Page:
- YouTube will start asking EU-based users for their IDs to confirm they are over 18 years old.
- The video platform will also deploy AI to figure out which videos are inappropriate for the younger audience.
- Recently revised EU laws force the platform to take action, or else they may face huge fines.
Anyone young enough to have had access to the internet while underage has been there. A website asks you to confirm your age to access its content, and you enter something fake just to get in. There’s nothing to check and confirm this declaration, so this step is really typical.
The situation gets even worse if the content itself is not marked with the right age-restriction tag, which in YouTube right now is solely a matter of the video uploader.
YouTube is looking to solve both of these problems. For the tags, it’s planning to use machine learning to figure out which videos are inappropriate for the younger audience out there and mark them accordingly. The planned age restrictions will be set at 18 and 13 years of age, so we will end up with three content categories. Creators who feel that YouTube has unfairly marked a video as inappropriate for children may submit an appeal, but this will be the end of their power over it.
Even if someone tries to play a video that is embedded on another website out of the platform, they will be redirected to YouTube and prompted to log in and confirm their age. This way, each video will only be promoted and accessible by the right group of users.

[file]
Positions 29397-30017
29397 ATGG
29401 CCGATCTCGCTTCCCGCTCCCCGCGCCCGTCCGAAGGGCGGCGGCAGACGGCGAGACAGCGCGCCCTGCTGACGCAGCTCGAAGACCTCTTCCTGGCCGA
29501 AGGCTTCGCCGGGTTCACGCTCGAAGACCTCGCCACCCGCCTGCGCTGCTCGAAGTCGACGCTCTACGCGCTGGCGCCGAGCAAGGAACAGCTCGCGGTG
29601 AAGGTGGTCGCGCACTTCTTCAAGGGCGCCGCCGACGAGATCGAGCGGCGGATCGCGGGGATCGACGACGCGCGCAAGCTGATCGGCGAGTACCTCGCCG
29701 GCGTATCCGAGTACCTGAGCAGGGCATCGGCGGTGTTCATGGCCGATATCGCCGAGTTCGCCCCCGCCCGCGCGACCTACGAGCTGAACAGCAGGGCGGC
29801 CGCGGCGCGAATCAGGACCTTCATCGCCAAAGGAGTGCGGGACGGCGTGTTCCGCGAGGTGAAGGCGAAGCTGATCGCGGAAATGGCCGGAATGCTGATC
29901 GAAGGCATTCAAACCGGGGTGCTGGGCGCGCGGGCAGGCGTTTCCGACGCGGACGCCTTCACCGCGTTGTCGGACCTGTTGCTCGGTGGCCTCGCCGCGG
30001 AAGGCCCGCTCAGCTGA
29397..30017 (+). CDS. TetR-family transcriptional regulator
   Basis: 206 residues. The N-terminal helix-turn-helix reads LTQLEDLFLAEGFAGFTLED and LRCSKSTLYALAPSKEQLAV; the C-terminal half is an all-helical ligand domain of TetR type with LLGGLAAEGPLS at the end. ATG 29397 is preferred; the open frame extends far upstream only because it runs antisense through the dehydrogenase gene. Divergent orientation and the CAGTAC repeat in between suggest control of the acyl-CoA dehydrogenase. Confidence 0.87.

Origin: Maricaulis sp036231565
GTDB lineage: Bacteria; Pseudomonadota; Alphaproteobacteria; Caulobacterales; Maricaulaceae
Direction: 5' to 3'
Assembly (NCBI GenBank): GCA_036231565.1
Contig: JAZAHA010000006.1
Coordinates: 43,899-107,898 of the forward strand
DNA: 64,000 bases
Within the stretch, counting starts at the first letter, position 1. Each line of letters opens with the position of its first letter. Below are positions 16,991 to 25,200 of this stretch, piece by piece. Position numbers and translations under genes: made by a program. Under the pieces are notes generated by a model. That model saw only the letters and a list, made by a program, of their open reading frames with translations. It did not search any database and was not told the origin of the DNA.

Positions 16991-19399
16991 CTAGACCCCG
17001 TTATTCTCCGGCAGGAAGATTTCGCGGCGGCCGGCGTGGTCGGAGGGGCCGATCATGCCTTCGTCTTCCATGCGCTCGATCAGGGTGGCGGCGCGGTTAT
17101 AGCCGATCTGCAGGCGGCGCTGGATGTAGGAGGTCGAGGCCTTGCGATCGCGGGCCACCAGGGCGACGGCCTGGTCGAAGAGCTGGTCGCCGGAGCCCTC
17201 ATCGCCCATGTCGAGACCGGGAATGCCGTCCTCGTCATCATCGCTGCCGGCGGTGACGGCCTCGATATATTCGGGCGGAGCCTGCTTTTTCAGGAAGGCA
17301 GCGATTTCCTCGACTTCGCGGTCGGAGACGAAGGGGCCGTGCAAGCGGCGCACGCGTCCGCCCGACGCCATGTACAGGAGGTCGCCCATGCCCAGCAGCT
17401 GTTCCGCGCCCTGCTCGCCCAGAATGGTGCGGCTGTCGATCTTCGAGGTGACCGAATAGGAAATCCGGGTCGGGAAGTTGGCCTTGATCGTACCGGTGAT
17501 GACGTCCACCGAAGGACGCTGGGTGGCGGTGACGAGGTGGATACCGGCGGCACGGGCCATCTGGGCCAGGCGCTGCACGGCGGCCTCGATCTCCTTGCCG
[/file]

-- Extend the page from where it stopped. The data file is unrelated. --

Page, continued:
As for the problem of arbitrary age declarations, EU-based users will have to actually verify their age by providing a valid ID or credit card to YouTube as proof. This is due to the recently revised Audiovisual Media Services Directive (AVMSD) by the European Commission, which forces YouTube to take drastic steps on that part too.
Children shouldn’t be able to watch videos they were never meant to, and YouTube is confident that they can create a safe environment for them on the video platform. Kids see these as unnecessary restrictions, but Google thinks it is worth the extra effort to help them avoid action lawsuits for deviating from national regulatory obligations. So, even if preventing big fines is the real motive for YouTube here, the result is a safer platform for underage users.